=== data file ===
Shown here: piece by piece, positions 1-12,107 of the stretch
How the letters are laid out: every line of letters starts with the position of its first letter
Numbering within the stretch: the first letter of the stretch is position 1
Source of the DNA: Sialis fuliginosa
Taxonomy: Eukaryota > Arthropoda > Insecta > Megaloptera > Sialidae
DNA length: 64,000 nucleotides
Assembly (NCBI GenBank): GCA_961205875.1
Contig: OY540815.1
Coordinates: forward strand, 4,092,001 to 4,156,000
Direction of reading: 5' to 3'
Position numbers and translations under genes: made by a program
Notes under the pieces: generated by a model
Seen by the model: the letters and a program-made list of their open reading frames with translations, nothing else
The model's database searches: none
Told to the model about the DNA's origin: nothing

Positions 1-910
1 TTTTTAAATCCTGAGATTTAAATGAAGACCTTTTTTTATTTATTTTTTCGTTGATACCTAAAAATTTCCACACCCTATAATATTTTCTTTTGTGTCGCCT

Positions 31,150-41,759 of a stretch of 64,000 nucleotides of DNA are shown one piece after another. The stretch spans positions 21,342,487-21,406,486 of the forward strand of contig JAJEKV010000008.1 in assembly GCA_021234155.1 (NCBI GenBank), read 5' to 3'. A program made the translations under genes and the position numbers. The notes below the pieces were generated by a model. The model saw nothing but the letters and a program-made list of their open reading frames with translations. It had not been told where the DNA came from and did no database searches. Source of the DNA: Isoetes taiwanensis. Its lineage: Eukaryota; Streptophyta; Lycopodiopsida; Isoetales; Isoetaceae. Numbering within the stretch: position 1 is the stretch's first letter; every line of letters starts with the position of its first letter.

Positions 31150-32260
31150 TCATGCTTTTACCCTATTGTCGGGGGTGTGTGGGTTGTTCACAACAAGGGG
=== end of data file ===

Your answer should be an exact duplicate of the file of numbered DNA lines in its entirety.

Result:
Shown here: piece by piece, positions 1-12,107 of the stretch
How the letters are laid out: every line of letters starts with the position of its first letter
Numbering within the stretch: the first letter of the stretch is position 1
Source of the DNA: Sialis fuliginosa
Taxonomy: Eukaryota > Arthropoda > Insecta > Megaloptera > Sialidae
DNA length: 64,000 nucleotides
Assembly (NCBI GenBank): GCA_961205875.1
Contig: OY540815.1
Coordinates: forward strand, 4,092,001 to 4,156,000
Direction of reading: 5' to 3'
Position numbers and translations under genes: made by a program
Notes under the pieces: generated by a model
Seen by the model: the letters and a program-made list of their open reading frames with translations, nothing else
The model's database searches: none
Told to the model about the DNA's origin: nothing

Positions 1-910
1 TTTTTAAATCCTGAGATTTAAATGAAGACCTTTTTTTATTTATTTTTTCGTTGATACCTAAAAATTTCCACACCCTATAATATTTTCTTTTGTGTCGCCT

Positions 31,150-41,759 of a stretch of 64,000 nucleotides of DNA are shown one piece after another. The stretch spans positions 21,342,487-21,406,486 of the forward strand of contig JAJEKV010000008.1 in assembly GCA_021234155.1 (NCBI GenBank), read 5' to 3'. A program made the translations under genes and the position numbers. The notes below the pieces were generated by a model. The model saw nothing but the letters and a program-made list of their open reading frames with translations. It had not been told where the DNA came from and did no database searches. Source of the DNA: Isoetes taiwanensis. Its lineage: Eukaryota; Streptophyta; Lycopodiopsida; Isoetales; Isoetaceae. Numbering within the stretch: position 1 is the stretch's first letter; every line of letters starts with the position of its first letter.

Positions 31150-32260
31150 TCATGCTTTTACCCTATTGTCGGGGGTGTGTGGGTTGTTCACAACAAGGGG